Climate change is the most serious crisis of our time. As history is being written in fire in California and Greece, in the warming waters of the Gulf of Mexico, and in the melting ice of the Arctic and Antarctica, Carbon Blues demystifies current debates on climate change, discussing everything from carbon dioxide increases in the atmosphere caused by cars, coal, and oil to global warming and worsening natural disasters.
A detailed examination of the history of climate change and its present and future consequences, Carbon Blues traces the essential economic importance of coal in the nineteenth century and oil in the twentieth, emphasizing the role of the automobile and the internal combustion engine in the dereliction of our planet. Exposing campaigns to mislead the public, Mike Mason reveals that the fatal consequences of CO2 and NO2 have been widely known for decades but successfully discounted and manipulated by the carbon lobby led by Exxon, BP, figures such as the Koch brothers, and democratically elected governments. The book underlines the disturbing truth: that despite current attempts to remediate climate change, the harm already done - melting polar ice and the warming and rising of the seas - will be virtually irreversible.
As the fight against climate change comes to a head, Carbon Blues searches for fruitful ways forward.
About the author
Mike Mason has taught university courses in Third World history for more than twenty-five years. A former editor of the Canadian Journal of African Studies, he holds degrees in Asian Studies from the University of British Columbia, and African Studies from the University of Birmingham, where he specialized in Muslim Africa. He is presently associate professor of history at Concordia University in Montreal.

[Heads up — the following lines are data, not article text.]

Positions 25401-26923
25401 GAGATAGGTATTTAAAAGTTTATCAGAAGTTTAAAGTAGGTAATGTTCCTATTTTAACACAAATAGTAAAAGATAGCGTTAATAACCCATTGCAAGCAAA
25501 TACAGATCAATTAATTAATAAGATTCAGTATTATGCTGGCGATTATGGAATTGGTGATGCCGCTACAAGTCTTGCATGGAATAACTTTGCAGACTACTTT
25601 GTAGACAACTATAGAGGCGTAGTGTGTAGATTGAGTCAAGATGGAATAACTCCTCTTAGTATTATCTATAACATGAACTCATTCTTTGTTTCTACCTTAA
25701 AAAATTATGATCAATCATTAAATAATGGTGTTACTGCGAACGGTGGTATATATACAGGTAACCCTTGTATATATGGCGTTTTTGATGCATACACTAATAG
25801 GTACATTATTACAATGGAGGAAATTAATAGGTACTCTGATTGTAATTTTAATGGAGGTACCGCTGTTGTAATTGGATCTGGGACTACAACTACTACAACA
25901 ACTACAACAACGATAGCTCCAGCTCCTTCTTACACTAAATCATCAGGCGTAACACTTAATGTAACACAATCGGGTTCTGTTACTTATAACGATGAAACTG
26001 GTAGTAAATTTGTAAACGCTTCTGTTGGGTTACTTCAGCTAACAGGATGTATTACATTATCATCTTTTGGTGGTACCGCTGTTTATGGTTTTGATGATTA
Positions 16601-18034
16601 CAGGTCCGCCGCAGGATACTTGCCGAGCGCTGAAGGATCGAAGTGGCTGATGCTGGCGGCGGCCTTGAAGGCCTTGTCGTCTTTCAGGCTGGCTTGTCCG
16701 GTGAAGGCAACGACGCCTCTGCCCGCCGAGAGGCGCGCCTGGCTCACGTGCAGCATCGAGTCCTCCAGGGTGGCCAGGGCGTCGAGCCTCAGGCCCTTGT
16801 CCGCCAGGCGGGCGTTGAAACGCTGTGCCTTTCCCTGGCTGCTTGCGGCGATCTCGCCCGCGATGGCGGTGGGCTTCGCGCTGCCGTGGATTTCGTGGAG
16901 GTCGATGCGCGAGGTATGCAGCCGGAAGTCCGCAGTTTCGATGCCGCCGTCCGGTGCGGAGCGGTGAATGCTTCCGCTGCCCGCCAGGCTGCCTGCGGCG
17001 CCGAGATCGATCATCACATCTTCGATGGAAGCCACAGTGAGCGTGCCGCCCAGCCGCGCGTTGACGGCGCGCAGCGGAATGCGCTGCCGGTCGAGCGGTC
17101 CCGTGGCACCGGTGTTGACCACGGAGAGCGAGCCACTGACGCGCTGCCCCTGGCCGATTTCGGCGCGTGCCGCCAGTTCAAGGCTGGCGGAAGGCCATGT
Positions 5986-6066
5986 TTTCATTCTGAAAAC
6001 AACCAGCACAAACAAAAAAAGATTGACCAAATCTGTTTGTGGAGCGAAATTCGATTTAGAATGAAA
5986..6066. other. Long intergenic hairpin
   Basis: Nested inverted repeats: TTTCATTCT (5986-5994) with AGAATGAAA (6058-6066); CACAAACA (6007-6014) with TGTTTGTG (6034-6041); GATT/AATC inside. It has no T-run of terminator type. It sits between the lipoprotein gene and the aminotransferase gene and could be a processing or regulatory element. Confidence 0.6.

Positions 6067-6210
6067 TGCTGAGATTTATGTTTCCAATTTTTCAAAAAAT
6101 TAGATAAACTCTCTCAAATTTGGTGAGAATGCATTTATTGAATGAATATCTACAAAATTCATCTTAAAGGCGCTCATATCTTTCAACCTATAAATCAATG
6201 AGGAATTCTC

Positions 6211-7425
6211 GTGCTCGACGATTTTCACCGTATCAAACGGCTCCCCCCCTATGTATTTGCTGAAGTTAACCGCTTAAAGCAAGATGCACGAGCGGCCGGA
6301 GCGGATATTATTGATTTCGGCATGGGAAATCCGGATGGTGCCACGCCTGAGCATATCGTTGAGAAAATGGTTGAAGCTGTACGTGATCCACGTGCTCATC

"It is worth saying that it is preposterous that in a world where we can get energy from the sun, the wind, and the tides -- all above ground -- we still get energy by sending miners underground to dig coal, and by defacing the landscape in search of oil and with the construction of pipelines. Carbon Blues is a timely synthesis of the daunting subject of climate change and makes an important contribution to discourse on the topic in society and in the classroom." Laurel Sefton MacDowell, University of Toronto and author of An Environmental History of Canada
"In this solidly-written book, Mason, author of Turbulent Empires, sweeps through a variety of contexts related to climate change, history, current events, and the future. Many of today's climate change narratives are depressing. To some it feels as if society is collectively singling the blues. To some it feels as it society is collectively singling the blues. Mason's test is written in this vein, though there is a bit of jazz to be found in it as well." Choice